Ms G was admitted to the John James Memorial Hospital, where the Centre was located, on 12 November 2003. Ms G and Ms M did not tell the Centre, nor were they asked by the Centre, how many embryos they wanted transferred. Ms G decided to have one embryo transferred after she arrived in the theatre at the hospital.
Immediately before the procedure and before Ms G was sedated, she told Dr Armellin that she only wanted one embryo transferred. Ms G was then placed under sedation. Prior to the procedure, Dr Armellin completed an operation record which said: ‘…embryo transfer one embryo under sedation’. At that time, Dr Armellin believed that one embryo was to be delivered by the embryologist for transfer, but accepts that two were actually transferred.
Neither the embryologist, nor the Centre, had received notice from Dr Armellin of Ms G’s decision for only one embryo to be inserted. Dr Armellin believed that the number to be transferred had been organised between the couple and the Centre. While the embryologist inserted the embryos, Dr Armellin was responsible for the transfer procedure. The Centre assumed that two embryos would be required in circumstances where:
- The Centre had not been in contact with the couple concerning the required number.
- There was no communication between Dr Armellin and the Centre or the embryologist on the required number of embryos to be inserted.
The first decision – findings of the primary judge on Dr Armellin’s alleged negligence
Bennett J4 found that these IVF procedures occurred within a system of divided responsibility which involved the participation of a number of separately qualified people. After an analysis of the system in place, Bennet J found that the Centre should have ensured that the embryologist provided the requested number of embryos as nominated by the patient. Bennet J concluded5 that Dr Armellin was entitled to rely upon Centre staff to do what they were responsible for, namely to provide the number of embryos as nominated by the patient.
Bennet J4 found that it was reasonable for Dr Armellin to have:
- Relied upon the Centre to act in accordance with their procedure;
- Confirmed the number of embryos to be implanted with Ms G; and
- To notify the embryologist accordingly.6
Accordingly, Bennet J found Dr Armellin was not negligent in failing to personally tell the embryologist just prior to the procedure of the number of embryos to be inserted.
Decision overturned – the reasoning of the ACT Supreme Court of Appeal
In a unanimous judgment the Court of Appeal overturned the decision of the trial judge. The Court of Appeal, while noting the involvement and responsibilities of the Centre and its staff, found that Dr Armellin was ultimately responsible for the implantation procedure, commenting: ‘If there was a firm system in place requiring Ms G to have informed the staff of the Centre the day before the procedure about the number of embryos to be transferred, Ms G should have been told in clear terms about its existence. She was not told that at all. She was told that she could let Dr Armellin know before the transfer about the number of embryos to be transferred, as confirmed in Dr Armellin’s letter of 12 August 2003. If that was not the case, Dr Armellin should not have said so in that letter. If a system was in place, Dr Armellin varied it.’7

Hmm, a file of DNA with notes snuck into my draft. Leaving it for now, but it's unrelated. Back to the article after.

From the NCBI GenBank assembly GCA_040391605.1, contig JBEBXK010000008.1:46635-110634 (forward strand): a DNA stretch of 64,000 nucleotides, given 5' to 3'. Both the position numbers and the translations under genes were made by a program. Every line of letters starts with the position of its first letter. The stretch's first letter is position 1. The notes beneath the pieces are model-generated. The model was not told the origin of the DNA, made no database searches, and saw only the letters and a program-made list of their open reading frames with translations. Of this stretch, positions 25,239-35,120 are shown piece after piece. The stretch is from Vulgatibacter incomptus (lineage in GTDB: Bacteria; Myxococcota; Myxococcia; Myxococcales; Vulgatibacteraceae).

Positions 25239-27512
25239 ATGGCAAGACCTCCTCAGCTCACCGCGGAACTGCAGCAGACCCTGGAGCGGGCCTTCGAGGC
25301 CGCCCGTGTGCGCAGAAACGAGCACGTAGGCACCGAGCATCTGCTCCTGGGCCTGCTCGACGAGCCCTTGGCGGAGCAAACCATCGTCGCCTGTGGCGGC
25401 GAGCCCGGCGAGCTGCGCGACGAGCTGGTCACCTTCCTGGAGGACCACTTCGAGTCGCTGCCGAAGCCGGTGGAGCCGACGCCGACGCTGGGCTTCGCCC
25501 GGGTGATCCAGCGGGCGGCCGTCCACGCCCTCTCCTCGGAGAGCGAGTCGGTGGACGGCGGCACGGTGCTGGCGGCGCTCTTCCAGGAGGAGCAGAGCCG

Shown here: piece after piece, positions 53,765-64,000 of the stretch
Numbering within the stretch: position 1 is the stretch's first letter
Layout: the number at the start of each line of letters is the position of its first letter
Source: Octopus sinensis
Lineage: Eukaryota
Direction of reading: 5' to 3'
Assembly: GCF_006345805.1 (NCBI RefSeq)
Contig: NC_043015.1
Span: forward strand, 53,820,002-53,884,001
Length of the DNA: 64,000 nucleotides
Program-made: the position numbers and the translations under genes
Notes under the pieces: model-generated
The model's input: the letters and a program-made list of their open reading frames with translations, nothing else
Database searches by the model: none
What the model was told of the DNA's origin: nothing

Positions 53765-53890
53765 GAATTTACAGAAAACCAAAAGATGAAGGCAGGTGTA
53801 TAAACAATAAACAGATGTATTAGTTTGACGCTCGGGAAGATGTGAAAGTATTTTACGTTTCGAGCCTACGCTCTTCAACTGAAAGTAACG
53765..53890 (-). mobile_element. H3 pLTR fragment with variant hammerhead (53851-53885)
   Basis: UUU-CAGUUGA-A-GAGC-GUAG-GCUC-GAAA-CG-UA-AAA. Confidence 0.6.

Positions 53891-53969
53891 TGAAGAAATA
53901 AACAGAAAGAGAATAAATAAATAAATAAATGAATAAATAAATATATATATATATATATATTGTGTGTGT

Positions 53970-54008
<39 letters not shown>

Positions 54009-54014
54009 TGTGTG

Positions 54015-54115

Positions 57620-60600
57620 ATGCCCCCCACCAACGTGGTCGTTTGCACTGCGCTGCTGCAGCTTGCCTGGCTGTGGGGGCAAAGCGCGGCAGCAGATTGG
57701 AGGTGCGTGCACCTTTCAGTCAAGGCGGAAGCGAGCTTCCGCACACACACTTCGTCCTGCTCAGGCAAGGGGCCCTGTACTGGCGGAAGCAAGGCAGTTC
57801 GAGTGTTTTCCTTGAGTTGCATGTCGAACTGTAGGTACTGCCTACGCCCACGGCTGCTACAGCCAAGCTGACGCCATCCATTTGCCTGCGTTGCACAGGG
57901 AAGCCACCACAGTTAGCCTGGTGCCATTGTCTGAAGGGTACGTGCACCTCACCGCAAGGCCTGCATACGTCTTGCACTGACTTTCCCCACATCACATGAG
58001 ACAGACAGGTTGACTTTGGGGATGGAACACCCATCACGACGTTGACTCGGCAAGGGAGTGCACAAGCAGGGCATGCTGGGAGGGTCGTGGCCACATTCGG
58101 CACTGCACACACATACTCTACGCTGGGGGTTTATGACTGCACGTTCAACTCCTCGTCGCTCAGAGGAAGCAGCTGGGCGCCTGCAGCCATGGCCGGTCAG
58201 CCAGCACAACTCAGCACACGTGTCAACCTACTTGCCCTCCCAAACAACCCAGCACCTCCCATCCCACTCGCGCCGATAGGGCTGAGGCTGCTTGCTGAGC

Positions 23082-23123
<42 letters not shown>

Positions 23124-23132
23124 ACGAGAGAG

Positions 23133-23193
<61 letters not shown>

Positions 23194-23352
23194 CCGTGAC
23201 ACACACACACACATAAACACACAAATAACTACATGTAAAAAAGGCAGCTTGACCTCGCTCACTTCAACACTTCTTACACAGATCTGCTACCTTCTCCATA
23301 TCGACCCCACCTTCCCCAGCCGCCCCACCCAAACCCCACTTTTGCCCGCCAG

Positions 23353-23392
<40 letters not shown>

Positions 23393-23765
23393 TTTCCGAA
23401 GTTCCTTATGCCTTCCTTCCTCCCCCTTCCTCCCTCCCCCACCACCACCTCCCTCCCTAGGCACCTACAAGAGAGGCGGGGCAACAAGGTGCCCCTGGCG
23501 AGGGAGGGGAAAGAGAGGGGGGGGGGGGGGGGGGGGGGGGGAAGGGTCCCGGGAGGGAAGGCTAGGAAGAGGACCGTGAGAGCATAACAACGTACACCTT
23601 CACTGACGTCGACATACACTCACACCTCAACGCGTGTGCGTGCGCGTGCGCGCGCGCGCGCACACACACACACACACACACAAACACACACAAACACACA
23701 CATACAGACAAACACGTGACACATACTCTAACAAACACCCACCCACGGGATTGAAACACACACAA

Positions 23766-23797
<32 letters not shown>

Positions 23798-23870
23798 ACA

The Court of Appeal found that this was not a situation where Dr Armellin could rely upon the Centre and its systems to determine the number of embryos to be implanted. The Court concluded that: ‘It was negligent, in the circumstances, for Dr Armellin simply to assume that the embryologist was complying with the wishes of the appellants. That is especially so, given the arrangement about notifying Ms G’s decision as confirmed in the 12 August 2003 letter and the absence of evidence of the appellants ever making a firm choice before the procedure about whether one or two embryos should be transferred.’8
The decision of the Court of Appeal provides further9 useful guidance on understanding the factors a court will find relevant in determining various responsibilities and respective liabilities of a treatment team when assessing a medical negligence claim. The timing of when the final decision by the patient could be communicated to the Centre and the consultant was critical to ensuring the patient’s wishes and expectations could be met. The ultimate responsibility of the consultant was highlighted by the Court of Appeal in this case. However, in the author’s respectful view, the decision does not necessarily mean that a consultant will be automatically liable for the failings of another member of the treating team solely by virtue of being the senior clinician.
The information in this article is general information relating to legal and/or clinical issues within Australia (unless otherwise stated). It is not intended to be legal advice and should not be considered as a substitute for obtaining personal legal or other professional advice or proper clinical decision-making having regard to the particular circumstances of the situation.